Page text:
Woman Pretends to Be Her Dead Twin Every Holiday For Her Grandparents Who Don't Know She Died. "It'll Crush Them."

“We don’t have the heart to tell them.”

Dealing with death in the family can be devastating, but one woman is determined to shield her grandparents from the pain. TikToker Annie Niu posted a video where she says she calls her grandparents every holiday season, pretending to be her twin sister who passed away three years ago from viral meningitis. According to Niu, she is glad to protect the grandparents and keep them from experiencing heartbreak. Here's what she says in the video

Good Intentions

Annie Niu/TikTok

Niu explains that protecting the elders is common in Asian culture, and she wants to shield them from the pain of knowing her twin sister is no longer with them. Niu understands that not everyone would agree with what she's doing, but she believes it's for the best.

Protecting the Elders


Niu says she is worried her grandparents could actually die from the grief if they knew. "A lot of people are like, 'Oh well, they deserve to know,' " she said. "Well, they don't deserve to die, and you can't guarantee that's not going to happen if you tell them."

Keeping the Secret


Niu says her family has no intention of letting the grandparents know about the death of her sister. "We're probably just going to continuously make up excuses for why she is not visiting them," she says. "[We] don't have the heart to tell them. It'll crush them."

Memory Of Her Sister

Annie Niu/TikTok

Niu shares another aspect of pretending to be her sister—it makes her feel as if her sister is still with her. Niu dreams about her twin "almost every single night," she says. "So I treat it as I am spending half of my life with her still."

Mixed Reaction


The public reaction to Niu's now-viral video has been mixed. "What happens when they find out?" one commenter said. Another commenter said they understood. "After my dad passed my grandma stopped eating and basically died of a broken heart. She passed 2 weeks after my dad. She could not take the sadness."

How To Announce A Death In The Family to Your Grandparents

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Announcing a death in the family can be one of the most difficult conversations you'll ever have. It's natural to feel overwhelmed with grief, and it can be especially tough to deliver the news to your grandparents. Here are some tips to help you through this difficult conversation:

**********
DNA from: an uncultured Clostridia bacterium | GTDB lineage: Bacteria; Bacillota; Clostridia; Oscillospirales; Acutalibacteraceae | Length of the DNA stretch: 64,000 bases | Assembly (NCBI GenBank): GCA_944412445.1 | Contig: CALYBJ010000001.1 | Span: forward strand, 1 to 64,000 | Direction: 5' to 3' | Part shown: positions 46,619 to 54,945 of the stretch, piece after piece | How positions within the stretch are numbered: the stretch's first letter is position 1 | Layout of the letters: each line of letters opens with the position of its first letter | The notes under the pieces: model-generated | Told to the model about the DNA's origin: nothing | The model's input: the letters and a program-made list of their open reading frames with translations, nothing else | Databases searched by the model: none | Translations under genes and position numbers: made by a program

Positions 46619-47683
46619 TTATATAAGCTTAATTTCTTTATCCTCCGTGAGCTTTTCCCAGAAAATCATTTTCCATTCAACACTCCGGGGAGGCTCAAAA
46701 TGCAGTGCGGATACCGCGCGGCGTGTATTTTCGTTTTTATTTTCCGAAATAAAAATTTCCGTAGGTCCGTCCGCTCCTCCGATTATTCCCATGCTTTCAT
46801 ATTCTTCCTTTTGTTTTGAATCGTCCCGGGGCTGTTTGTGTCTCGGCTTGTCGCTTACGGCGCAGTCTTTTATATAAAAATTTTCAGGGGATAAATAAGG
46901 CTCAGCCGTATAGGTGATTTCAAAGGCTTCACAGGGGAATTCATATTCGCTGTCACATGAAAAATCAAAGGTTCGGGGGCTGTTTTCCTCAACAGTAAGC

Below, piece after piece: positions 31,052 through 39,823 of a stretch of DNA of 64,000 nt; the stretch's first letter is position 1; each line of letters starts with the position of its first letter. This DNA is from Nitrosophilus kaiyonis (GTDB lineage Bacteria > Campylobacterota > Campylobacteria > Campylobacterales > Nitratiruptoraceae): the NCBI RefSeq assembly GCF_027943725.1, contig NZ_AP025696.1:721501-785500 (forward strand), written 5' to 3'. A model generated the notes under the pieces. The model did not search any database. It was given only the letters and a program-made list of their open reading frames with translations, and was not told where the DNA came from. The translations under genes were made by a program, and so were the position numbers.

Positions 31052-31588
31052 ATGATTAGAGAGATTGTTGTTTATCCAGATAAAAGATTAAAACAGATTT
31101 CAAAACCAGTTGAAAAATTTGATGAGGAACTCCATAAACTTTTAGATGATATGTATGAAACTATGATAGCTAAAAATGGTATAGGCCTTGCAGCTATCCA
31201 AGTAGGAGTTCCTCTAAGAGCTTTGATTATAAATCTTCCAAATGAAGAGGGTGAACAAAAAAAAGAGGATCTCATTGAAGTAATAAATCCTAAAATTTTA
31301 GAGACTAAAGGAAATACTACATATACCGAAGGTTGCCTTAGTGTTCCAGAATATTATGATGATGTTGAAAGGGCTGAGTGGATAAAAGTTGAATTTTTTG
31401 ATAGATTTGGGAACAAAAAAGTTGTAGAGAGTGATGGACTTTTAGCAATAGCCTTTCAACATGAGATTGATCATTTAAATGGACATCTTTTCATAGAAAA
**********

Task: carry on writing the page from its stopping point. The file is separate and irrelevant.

Prepare yourself: Take some time to collect your thoughts and emotions before speaking with your grandparents. It may help to write down what you want to say in advance.

Choose a quiet, private location: This conversation should be held in a place where you and your grandparents can talk without interruptions or distractions.

Be direct: It's essential to be straightforward and clear when delivering the news. Avoid using vague language or sugarcoating the situation.

Allow your grandparents to react: It's normal for your grandparents to feel a range of emotions, including shock, sadness, and disbelief. Allow them the time and space to process their feelings.

Offer support: You can offer your grandparents comfort by simply being there for them. Hold their hand, give them a hug, or simply sit with them in silence.

Help your grandparents with logistics: Depending on the circumstances, you may need to help your grandparents make arrangements for the funeral or other events. Offer to assist with these tasks to help alleviate some of their burden.

Ferozan Mast
Ferozan Mast is a science, health and wellness writer with a passion for making science and research-backed information accessible to a general audience. Read more
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